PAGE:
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The "glider" is a pattern that moves 1 cell diagonally every 4 generations.
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The Game of Life (often referred to as "Conway's Game of Life" for clarity, or just "Life" for short) is not, technically, a game (or if it is, it's a zero-player game with no objective). The title is a somewhat romantic way of referring to a specific cellular automaton invented by mathematician John Conway in 1970.

A cellular automaton is a large grid of simple "cells", each of which has a state that can change depending on how it interacts with its neighbors. In the case of the Game of Life, the rules are extremely simple:

  • Each cell can be either alive (on) or dead (off).
  • If a dead cell has exactly 3 neighboring cells, it becomes alive (birth).
  • If a live cell has either 2 or 3 neighboring cells, it stays alive (survival).
  • In all other situations, a cell dies (or remains dead).

Although these rules are trivial, the surprise of the Game of Life is that the resulting cell interactions are remarkably complex. From the chaotic interactions, stable patterns can be seen to form; tiny formations of cells that stabilise each other, oscillating formations that "blink" over and over, and perhaps most interesting of all, cell formations that can move, autonomously of other cells. The Game of Life could be considered a simulation of a unique "universe" with its own physical laws.

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By carefully arranging cells in the Game of Life, it is even possible to build new things; "guns" which fire streams of "gliders" continuously, "reflectors" which can bounce gliders around, patterns that grow continuously, and more. Eventually, it was discovered that one can implement logical structures in the Game of Life and build a universal computer; that is, the Game of Life is Turing-complete. Conway also proved that it is possible to create a universal constructor in the Game of Life; that is, a pattern that can construct other patterns, including itself. Various attempts have been made to build such self-replicators.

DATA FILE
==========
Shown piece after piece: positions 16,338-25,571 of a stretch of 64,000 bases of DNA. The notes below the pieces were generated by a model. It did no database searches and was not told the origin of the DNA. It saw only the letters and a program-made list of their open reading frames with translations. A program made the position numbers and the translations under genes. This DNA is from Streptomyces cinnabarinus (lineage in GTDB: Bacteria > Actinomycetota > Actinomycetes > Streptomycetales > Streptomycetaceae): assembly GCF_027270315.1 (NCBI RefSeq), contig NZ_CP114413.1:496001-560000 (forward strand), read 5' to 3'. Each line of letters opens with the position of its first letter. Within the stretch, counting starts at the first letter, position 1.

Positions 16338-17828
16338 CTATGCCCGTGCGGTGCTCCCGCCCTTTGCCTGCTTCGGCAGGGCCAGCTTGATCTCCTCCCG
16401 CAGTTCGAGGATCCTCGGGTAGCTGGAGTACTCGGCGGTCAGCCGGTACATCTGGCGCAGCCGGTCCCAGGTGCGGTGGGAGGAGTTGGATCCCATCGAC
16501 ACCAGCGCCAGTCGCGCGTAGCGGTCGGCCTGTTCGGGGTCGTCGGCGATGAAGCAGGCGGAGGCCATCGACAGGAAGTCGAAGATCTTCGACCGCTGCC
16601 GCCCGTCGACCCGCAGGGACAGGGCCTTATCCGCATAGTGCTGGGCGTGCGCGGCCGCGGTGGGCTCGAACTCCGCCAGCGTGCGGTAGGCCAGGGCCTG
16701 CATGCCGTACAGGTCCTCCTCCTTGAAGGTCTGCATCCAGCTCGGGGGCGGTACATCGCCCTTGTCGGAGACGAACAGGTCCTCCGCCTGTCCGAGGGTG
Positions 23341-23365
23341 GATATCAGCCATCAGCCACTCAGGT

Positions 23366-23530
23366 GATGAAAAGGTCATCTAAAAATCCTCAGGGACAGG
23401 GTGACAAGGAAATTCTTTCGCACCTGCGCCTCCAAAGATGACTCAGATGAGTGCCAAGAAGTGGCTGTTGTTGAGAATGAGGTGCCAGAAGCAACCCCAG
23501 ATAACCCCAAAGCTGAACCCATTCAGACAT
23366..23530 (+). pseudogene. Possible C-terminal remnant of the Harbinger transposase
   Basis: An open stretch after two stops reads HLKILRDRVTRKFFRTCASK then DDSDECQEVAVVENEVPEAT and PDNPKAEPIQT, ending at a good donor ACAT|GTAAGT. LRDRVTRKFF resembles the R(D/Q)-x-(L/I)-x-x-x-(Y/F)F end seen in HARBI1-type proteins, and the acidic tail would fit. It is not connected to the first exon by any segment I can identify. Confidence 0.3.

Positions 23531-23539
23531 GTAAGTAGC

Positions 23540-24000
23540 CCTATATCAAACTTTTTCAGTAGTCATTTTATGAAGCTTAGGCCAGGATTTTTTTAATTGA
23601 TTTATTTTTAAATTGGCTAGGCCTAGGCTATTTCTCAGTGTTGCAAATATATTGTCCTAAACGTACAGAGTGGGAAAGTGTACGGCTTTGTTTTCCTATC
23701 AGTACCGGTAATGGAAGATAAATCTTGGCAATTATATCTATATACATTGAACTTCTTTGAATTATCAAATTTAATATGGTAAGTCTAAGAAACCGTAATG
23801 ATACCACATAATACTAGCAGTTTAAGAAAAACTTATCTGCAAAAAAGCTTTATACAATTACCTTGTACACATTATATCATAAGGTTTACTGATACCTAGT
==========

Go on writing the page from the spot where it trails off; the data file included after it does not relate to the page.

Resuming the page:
Even decades later, the Game of Life has a strong hobbyist following, and new discoveries are still being made.

See this page on The Other Wiki for more information.

A website which allows you to tinker around with Life patterns can be found here.

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Not to be confused with Milton Bradley's board game. For stories about your everyday world suddenly taking on these rules, see Life Is A Game.


Tropes

  • Follow the Leader: The Game of Life is one of a distinct class of cellular automata: to be specific, it is a 2-dimensional, 2-state, orthogonal, outer-totalistic cellular automaton that obeys the B3/S23 rule within a Moore neighborhood. The "B3/S23" is the important part, as that's the encoding of the birth/survival rules that give Life its uniquely dynamic properties. However, there are a vast number of other rules that can also be used, and many of these have been explored too. In honor of the Game of Life, they are referred to as "Life-likes".